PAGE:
They cite as a specific case Tariq Ramadan, a Muslim scholar from France who, far from advocating violence against the U.S., has been an open proponent of Muslims living in the West embracing many aspects of Western culture and participating fully as citizens. While he has often been accused of saying different things to Muslim and non-Muslim audiences, I cannot find any accusation of him advocating violence against America or any Western country. In fact, his views are quite the opposite. While controversial, he’s no threat. In fact, it’s exactly people like Ramadan who can help non-Muslims better understand the nature of Islam and its interaction with Western culture. Yet he is denied entrance to the U.S. because his views are deemed controversial.
“Government surveillance of high risk groups of foreigners.”
The key phrase here is “high risk groups of foreigners.” What the ACLU has objected to is not surveillance of high risk groups, but the way the government has determined “high risk.” This includes racial profiling and surveillance without any legal warrant of people and groups only determined to be “high risk” because of their religion or ethnicity. The ACLU notes that such tactics have been used against Americans and non-Americans alike. What the ACLU suggests is that the government be required to show some justification for spying on people before actually doing it (or even after the fact). Again, not a radical idea, and one that’s at the heart of American values.
“These issues do not include Americans and many don't even occur in America.”
Yes, they do include Americans directly, and touch on issues that involve all Americans indirectly. Most *do* occur in America, and the ones that don’t (e.g., extradition of prisoners to countries for torture) are occurring on America’s watch.
“How does criticizing the actions of U.S. servicemen and women in Afghanistan
fall into the ACLU's claimed mission of protecting civil rights here at home? It
The ACLU doesn’t criticize the actions of U.S. servicemen and women in Afghanistan. Again, Hyman is making this up. The ACLU does criticize many of the Bush administration’s policies regarding foreign nationals taken into custody in Afghanistan. These policies are also questioned and objected to, in many cases, by the military itself. And because the administration is invoking its right to pursue these policies without any judicial oversight, it certainly does touch on the possibility of the government using similar arguments to undermine the civil rights of Americans (as we’ve seen in the domestic spying program).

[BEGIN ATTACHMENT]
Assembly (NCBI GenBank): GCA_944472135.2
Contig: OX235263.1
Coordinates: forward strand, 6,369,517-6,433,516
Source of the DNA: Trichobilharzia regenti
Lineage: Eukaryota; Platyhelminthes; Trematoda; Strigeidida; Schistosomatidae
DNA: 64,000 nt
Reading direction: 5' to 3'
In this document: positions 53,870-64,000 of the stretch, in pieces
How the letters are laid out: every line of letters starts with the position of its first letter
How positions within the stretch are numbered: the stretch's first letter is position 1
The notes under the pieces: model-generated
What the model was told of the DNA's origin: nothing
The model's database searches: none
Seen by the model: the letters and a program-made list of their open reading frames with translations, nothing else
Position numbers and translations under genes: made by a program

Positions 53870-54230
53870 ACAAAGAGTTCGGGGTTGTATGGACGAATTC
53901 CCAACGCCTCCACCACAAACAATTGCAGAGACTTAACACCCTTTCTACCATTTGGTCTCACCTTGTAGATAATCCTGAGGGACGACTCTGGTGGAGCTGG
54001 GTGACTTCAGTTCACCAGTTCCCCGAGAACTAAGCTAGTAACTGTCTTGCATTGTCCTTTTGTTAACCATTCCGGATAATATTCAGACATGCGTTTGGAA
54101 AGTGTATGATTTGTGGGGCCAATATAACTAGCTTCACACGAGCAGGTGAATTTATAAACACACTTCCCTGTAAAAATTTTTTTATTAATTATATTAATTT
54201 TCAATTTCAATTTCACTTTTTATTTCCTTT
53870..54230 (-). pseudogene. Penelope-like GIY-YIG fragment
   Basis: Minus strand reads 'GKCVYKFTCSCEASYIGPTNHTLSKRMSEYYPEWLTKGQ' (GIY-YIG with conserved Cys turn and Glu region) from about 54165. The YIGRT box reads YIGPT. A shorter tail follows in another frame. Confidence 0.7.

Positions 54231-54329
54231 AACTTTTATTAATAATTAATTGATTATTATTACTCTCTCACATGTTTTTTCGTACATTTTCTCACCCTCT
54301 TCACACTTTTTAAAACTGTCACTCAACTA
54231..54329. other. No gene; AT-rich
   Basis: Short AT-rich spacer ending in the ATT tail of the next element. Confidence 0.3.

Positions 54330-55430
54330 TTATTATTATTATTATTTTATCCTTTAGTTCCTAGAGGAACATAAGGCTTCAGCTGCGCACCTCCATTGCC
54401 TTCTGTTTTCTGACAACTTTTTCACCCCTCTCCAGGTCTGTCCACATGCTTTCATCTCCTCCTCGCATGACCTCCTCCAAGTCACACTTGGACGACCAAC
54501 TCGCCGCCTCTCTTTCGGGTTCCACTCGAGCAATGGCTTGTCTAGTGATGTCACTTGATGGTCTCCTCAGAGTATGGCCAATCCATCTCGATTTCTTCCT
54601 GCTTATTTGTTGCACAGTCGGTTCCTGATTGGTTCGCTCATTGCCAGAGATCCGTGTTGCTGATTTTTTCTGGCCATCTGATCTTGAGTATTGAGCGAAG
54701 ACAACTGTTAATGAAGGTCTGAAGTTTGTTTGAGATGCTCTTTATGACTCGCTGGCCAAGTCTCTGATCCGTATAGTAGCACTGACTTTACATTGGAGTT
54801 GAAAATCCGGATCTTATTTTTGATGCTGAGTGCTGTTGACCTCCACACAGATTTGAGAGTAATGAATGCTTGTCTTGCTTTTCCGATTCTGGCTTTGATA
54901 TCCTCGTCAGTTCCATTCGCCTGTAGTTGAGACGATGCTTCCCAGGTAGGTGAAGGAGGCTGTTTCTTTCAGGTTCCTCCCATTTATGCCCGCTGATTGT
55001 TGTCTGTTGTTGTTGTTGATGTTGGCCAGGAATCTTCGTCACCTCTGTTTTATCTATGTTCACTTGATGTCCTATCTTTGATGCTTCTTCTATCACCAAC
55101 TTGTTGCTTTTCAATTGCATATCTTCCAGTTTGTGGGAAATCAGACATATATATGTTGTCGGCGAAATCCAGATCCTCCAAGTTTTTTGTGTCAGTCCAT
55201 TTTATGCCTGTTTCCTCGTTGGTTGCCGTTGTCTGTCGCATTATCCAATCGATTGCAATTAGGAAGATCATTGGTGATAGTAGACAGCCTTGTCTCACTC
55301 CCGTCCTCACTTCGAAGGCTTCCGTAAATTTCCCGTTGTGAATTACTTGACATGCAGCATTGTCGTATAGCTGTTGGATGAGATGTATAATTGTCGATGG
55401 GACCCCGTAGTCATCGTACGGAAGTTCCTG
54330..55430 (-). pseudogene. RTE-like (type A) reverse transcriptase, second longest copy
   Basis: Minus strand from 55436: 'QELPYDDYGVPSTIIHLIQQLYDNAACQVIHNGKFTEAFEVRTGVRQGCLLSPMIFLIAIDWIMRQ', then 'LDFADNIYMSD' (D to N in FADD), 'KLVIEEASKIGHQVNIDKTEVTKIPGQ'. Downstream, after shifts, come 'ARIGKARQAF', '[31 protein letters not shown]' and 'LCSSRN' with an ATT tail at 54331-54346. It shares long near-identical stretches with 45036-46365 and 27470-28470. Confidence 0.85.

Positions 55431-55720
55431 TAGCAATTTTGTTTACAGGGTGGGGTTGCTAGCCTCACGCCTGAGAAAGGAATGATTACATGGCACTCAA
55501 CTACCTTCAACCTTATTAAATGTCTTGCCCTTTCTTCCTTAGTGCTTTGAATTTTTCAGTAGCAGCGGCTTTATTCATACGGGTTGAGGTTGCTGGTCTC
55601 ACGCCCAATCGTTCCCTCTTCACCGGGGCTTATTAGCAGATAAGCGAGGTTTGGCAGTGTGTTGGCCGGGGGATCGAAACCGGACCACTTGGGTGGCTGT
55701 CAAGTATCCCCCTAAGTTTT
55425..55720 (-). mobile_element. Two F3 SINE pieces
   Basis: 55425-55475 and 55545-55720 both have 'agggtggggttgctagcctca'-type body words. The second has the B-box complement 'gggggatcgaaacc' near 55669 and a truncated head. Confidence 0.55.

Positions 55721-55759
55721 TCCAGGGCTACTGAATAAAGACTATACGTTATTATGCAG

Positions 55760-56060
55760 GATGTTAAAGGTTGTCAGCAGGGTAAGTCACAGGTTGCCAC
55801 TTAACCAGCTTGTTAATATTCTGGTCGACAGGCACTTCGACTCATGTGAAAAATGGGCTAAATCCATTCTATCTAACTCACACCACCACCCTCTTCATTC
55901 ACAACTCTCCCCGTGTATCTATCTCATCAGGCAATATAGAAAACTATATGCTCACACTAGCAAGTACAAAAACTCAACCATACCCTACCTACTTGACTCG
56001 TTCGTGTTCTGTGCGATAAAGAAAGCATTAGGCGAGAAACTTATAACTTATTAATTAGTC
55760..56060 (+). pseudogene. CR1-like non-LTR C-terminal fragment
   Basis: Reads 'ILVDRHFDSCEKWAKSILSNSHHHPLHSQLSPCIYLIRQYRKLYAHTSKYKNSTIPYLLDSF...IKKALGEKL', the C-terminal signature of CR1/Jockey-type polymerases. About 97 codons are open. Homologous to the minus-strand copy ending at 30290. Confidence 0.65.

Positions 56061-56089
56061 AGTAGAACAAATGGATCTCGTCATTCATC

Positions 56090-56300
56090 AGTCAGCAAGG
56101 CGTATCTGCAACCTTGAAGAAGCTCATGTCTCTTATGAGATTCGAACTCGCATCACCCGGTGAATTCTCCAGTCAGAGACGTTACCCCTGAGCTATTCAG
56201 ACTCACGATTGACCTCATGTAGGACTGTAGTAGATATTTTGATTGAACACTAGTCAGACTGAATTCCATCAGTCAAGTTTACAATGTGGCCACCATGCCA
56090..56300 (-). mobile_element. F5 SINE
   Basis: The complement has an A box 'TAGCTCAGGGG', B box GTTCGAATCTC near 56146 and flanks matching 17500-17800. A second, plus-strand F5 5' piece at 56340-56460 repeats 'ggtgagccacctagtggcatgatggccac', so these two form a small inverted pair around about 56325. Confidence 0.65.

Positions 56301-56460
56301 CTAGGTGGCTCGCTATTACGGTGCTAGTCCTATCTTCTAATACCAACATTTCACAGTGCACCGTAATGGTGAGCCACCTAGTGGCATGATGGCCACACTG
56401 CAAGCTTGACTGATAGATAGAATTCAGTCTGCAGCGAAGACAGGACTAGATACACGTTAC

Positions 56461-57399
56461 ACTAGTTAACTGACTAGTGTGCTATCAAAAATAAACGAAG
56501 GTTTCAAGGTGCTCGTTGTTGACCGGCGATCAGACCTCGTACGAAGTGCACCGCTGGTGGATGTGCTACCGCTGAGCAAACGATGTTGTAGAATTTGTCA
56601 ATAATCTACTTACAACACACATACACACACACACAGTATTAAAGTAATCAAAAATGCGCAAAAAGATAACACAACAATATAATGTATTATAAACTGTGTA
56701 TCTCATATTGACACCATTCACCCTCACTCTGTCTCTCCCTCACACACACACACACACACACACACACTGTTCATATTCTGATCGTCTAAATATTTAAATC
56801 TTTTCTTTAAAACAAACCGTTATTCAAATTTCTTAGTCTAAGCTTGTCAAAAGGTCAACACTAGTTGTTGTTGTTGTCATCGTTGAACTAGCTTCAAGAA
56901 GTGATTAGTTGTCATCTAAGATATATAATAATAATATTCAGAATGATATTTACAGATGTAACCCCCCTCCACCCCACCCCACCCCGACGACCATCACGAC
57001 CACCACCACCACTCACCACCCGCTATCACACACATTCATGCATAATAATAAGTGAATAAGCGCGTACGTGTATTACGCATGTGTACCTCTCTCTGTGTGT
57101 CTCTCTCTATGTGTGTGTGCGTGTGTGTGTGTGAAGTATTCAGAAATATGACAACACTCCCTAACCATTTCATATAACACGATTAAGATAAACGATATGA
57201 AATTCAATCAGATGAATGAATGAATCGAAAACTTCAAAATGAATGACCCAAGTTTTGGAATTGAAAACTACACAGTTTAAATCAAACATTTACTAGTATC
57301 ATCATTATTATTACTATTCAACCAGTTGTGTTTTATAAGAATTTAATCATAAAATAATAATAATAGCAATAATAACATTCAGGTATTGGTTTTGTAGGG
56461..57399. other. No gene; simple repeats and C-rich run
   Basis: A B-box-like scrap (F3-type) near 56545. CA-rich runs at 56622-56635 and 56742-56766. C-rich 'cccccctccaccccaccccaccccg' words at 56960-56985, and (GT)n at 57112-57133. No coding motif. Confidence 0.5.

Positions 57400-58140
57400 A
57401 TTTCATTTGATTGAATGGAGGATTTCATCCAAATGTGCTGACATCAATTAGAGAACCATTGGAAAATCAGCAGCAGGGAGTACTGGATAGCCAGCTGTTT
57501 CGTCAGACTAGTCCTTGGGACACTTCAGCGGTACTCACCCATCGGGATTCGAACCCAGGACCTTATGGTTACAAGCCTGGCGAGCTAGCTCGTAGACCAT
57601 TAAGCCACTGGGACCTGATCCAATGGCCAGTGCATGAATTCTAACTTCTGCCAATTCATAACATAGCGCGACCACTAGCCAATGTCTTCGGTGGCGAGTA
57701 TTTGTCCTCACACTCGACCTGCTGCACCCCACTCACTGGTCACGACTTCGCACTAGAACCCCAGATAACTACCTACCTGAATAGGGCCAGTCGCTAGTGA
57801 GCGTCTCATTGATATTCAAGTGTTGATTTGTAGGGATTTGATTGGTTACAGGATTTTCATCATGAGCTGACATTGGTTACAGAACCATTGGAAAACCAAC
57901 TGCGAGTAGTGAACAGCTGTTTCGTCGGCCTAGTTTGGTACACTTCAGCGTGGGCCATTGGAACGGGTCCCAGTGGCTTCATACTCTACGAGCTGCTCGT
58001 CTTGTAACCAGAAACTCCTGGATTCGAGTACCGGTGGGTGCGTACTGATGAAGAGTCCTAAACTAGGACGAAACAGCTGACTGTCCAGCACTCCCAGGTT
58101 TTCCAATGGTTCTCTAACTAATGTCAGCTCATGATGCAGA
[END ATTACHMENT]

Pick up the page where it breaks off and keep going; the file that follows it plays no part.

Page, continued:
“Some American civil rights the ACLU doesn't support include personal property
and Second Amendment rights. ACLU President Nadine Strossen defended the
organization's schizophrenic policies when she said, "I guess the fact that
something is mentioned in the Constitution doesn't necessarily mean that it is a
fundamental civil liberty."”
Nonsense. As we’ve seen before, Hyman is basing this on a quotation pulled entirely out of context and then creatively read to say the exact opposite of what Strossen meant. The point is that, as a matter of law, the Constitution establishes both civil rights and civil liberties. Civil rights are positive statements of what citizens can do (vote, own property, own guns) while civil liberties is a narrower category that specifically deals with rights protecting citizens from government intrusion. The ACLU focuses, as its name suggests, on this narrower set of rights. To say that this means it is against other civil rights is sophistry, and Hyman knows it. He is simply lying in order to vilify an enemy.
“So there you have it. The ACLU believes only it, and not the Constitution, is
the final arbiter of what constitutes a civil right.”
There you have it, Hyman ignores all context and meaning in order to make a laughable accusation.
“The ACLU is a very dangerous organization that is often the best friend ofAn utterly despicable statement. Let’s revise it to make it true, shall we? “Mark Hyman is a very dangerous public speaker who is often the best friend of the radical right and rhetorical bomb-throwers who do harm against our public sphere.”
terrorists and criminals who intend harm against America.”
And that’s The Counterpoint.
Hyman Index: 6.33